4:43 pm, Fri 05 Apr 2013
China's eastern Jiangsu province said two new H7N9 bird flu cases have been confirmed today, bringing the total number of reported infections nationwide to 16.
Six people have died in the latest outbreak, but authorities stressed the virus remained responsive to the drug Tamiflu and those who were diagnosed early could be cured.
1:51 pm, Fri 05 Apr 2013
Leading virologist Professor John Oxford has said he is confident of China's ability to deal with the current outbreak of bird flu.
He told ITV News: "China is pretty organised these days ... If anyone is going to deal with it, I think they can."
But he said the outbreak is still concerning because "it has killed almost half of the people it has infected so far".
He added that it would be of much greater concern if evidence emerged of it spreading from human to human.
Read: Can you die from the H7N9 bird flu virus?
He also urged anyone with plans to travel to China not to cancel them, but advised staying away from poultry markets and farms.
Read the Foreign Office advice on travelling to China here.
10:42 am, Fri 05 Apr 2013
Is this strain of bird flu deadly?
Most previous H7 infections have resulted in conjunctivitis and mild upper respiratory symptoms, but there has been one confirmed death.
Chinese authorities have reported six deaths resulting from the H7N9 virus. Other symptoms include severe pneumonia, fever, coughing and shortness of breath.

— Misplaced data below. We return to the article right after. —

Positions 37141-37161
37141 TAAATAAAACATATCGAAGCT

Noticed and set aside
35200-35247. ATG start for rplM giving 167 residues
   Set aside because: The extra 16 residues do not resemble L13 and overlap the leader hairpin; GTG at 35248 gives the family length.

H7 influenza viruses tend to infect birds but there have been some cases of birds infecting humans, most recently in China.
The most likely cause of H7N9 transmission is from birds to animals, since in most cases the humans had contact with birds. Human-to-human transmission is still a possibility.
Is this like previous outbreaks of bird blu?
Other strains of bird flu, such as H5N1, have been circulating for many years and can be transmitted from bird to bird, and bird to human, but not generally from human to human.
The number of confirmed cases is still very low compared to H5N1 and H1N1 outbreaks.
World Health Organisation)
9:54 am, Fri 05 Apr 2013
More than 20,000 birds have been slaughtered at a poultry market in Shanghai as a precaution against the spread of a new strain of bird flu.
The Huhuai market was closed down and disinfected after the H7N9 virus was detected in samples of pigeons in the market.
Technicians wearing protection suits begin to cull poultry at the Huhuai poultry wholesale market
City authorities have also suspended poultry sales at two other markets and ordered a thorough disinfection of the premises.
The culled birds, their excrement and contaminated food were all disposed of
In Shanghai, the rising death toll has prompted some residents to stay away from markets with live chickens and ducks.
An employee wearing a protection suit sprays disinfectant on chickens at a poultry market in Hefei, Anhui province
9:32 am, Fri 05 Apr 2013
A patient (L) with fever receives treatment at the hospital in Hangzhou, Zhejiang province
Credit: REUTERS/Chance Chan
Chinese authorities have ordered a mass cull of birds at a poultry market in Shanghai after the death toll from a new strain of bird flu rose to six.
All the 14 reported infections from the H7N9 bird flu strain have been in eastern China and at least four of the dead are in the financial hub of Shanghai.
The latest death was of a 64-year-old man in Zhejiang province, according to Chinese state news agency Xinhua. The report added that none of the 55 people who had close contact with him had shown symptoms of infection.